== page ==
When Drew Timme is allowed to wear his Drew Manchu in public view — a handlebar mustache so hideous and 1981-ish that even his mother hates it — you know the NCAA tournament has become forgiving. Normally, the gods of March are punitive, known for forcing cheaters to vacate victories and remove banners. But this year, even in its vulnerable, Supreme Court-threatened state, March Madness has opened the Final Four doors to redemption.
Kelvin Sampson made impermissible phone calls not once but twice as a coach, a double-jeopardy disgrace that led him to college basketball’s gates of hell. Thirteen years later in Indiana, the state where he committed his second set of transgressions, he’s two victories from a national title with Houston, a program he willingly inherited in tatters.
Have mercy on Sampson, says the tournament.
“You’re not a loser in anything until you quit. Don’t quit,” he once said of his exile. “Get up. Regardless of how it happened or why it happened, you get up — and you fight.”
The Baylor program was guilty of sins far uglier than recruiting violations. Patrick Dennehy was murdered by teammate Carlton Dotson in 2003, all while coach Dave Bliss was trying to cover up the homicide with a lie that Dennehy was a drug dealer. Enter Scott Drew, a coach of deep faith and ample patience amid substantial probation penalties. Eighteen years later, he has completed a historic sports resurrection by leading the Bears in their first Final Four since 1950, with the team best equipped to spoil the unbeaten championship season of Timme and Gonzaga.
“I felt led to come here,” said Drew, a spiritual presence amid all the sports-related wrongdoing in Waco, which should be spelled Wacko.
Have mercy on Baylor, says the tournament.
In the most imperfect season the sport has known, how preposterous that these two stories would emerge as the final potential disruptors to perfection. Houston and Baylor will meet Saturday not in the heart of Texas but in Lucas Oil Stadium in downtown Indianapolis, for the likely right to play the Zags in the national title game. It’s startling to see Sampson, looking every bit his 65 years, climbing a ladder and cutting down nets. He hasn’t spoken much about the broken rules that led to his purge from Indiana and the college game in general, opening up most memorably when he told the Washington Post, “I was angry after Indiana. I was angry at myself. I blamed myself. I was mad about how it all went down. I had a lot of emotions, but I also had a wife and a family. I had to take care of my family. That was my No. 1 goal.”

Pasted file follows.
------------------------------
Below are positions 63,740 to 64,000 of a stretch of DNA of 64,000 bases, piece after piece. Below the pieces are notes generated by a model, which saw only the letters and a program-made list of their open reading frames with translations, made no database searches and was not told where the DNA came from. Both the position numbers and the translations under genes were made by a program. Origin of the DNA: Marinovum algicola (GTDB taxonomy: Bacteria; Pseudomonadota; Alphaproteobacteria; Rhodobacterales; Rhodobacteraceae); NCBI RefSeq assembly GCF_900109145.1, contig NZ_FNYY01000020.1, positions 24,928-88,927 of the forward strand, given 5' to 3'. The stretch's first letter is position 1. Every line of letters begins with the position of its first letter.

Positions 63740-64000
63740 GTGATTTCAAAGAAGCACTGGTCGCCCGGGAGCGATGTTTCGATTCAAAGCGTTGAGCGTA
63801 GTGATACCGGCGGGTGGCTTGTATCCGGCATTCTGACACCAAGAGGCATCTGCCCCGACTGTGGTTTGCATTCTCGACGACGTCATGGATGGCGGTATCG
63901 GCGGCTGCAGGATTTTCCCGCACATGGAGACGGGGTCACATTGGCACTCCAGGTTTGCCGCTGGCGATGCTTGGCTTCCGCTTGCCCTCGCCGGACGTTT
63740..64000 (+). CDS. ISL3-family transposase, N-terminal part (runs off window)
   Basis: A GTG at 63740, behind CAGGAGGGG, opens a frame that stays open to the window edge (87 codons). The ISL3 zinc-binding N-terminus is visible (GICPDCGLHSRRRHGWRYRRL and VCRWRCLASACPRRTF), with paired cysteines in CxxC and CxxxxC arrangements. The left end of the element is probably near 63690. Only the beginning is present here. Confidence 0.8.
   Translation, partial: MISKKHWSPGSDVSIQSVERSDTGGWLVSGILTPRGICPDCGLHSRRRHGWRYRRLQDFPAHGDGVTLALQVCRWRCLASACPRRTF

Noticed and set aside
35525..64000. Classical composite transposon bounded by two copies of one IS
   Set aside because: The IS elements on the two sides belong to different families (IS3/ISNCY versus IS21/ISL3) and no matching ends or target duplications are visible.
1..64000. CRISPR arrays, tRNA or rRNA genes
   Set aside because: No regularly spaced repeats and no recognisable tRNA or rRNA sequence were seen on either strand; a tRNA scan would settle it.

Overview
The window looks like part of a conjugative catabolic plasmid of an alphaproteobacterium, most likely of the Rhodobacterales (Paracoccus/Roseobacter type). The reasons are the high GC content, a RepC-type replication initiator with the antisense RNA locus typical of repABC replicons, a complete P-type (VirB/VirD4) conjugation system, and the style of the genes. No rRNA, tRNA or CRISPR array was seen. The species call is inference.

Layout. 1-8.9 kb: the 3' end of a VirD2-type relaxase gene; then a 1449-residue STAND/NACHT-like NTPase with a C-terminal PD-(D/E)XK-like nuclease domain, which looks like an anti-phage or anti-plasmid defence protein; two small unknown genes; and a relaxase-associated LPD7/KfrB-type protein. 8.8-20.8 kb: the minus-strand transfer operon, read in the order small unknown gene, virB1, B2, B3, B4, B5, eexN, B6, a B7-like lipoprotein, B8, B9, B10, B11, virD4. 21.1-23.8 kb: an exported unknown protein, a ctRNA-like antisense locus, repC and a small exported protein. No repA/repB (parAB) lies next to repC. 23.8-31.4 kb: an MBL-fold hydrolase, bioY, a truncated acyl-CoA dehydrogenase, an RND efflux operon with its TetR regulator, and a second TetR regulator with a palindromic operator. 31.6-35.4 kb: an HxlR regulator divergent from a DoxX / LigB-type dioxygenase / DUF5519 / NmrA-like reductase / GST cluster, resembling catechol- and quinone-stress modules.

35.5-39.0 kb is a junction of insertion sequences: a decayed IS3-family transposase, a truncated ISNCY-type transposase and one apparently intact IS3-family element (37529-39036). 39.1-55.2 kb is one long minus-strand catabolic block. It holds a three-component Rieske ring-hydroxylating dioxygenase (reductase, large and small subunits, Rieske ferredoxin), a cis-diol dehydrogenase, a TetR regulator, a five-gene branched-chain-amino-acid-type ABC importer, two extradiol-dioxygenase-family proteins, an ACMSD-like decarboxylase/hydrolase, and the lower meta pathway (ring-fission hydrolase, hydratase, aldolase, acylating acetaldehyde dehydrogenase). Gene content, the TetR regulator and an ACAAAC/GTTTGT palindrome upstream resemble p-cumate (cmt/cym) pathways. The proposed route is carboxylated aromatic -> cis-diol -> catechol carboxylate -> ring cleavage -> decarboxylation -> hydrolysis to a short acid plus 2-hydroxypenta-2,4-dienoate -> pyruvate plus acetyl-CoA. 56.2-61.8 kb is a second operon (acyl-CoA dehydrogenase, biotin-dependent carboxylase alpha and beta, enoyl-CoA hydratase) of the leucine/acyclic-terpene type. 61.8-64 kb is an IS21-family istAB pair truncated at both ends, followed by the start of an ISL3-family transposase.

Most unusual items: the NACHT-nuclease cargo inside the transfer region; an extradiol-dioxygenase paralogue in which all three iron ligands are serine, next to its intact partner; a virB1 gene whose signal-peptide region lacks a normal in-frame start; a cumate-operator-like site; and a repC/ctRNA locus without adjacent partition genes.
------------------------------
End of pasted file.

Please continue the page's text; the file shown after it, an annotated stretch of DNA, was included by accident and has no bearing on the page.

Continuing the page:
He has shared hugs with his wife and grown children after the Cougars’ four tournament victories. They’ve been with him every tortured step since 2008, when he was banned by the NCAA for five years and banished to assistant coaching roles on NBA benches. Working in Houston with the Rockets, he kept an eye on the campus crosstown, wondering if he might kickstart a sleeping giant that hadn’t won a March Madness game in 30 years and toiled in worse facilities than some YMCA leagues.
“I knew how bad it was,” Sampson said. “There was no guarantee this thing was going to get turned around, it was so bad. The thing that drove me back then — and I appreciate everybody on the wagon with us now — was the apathy. It doesn’t take much to motivate me. It doesn’t take much to activate this chip I have on my shoulder. You’re either with us or against us. If you want to be against us, we’re still going to do it anyway.”
Channeling his chip without bitterness, he recruited players who would adopt his toughness. He made a lunch date with Tilman Fertitta, the Rockets owner and avid Cougars booster, and said a national title was winnable with better facilities. Fertitta wrote a check for $20 million. Phi Slama Jamma, the brand name of those long-ago explosive teams that never won a title, was now Phi Swarma Jama — built on defense and snarl. Every bit of that swagger will be needed to beat Baylor, blessed with the country’s best guards and two-way dominance recently on display. The concern is that Houston hasn’t faced top competition, having played only one top-30 team all season — Texas Tech — and sliding through the NCAA brackets against 15th-seeded Cleveland State, 10th-seeded Rutgers, 11th-seeded Syracuse and 12th-seeded Oregon State.
“We may not have the brightest lights, but our lights shine as bright as anybody else’s because it’s all about team,” Sampson said. “We’ve taken a group of kids to get them to believe, and they’ve accomplished something nobody can take from them. They’ll always be known as a Final Four participant. They earned it too. I mean, they earned it.”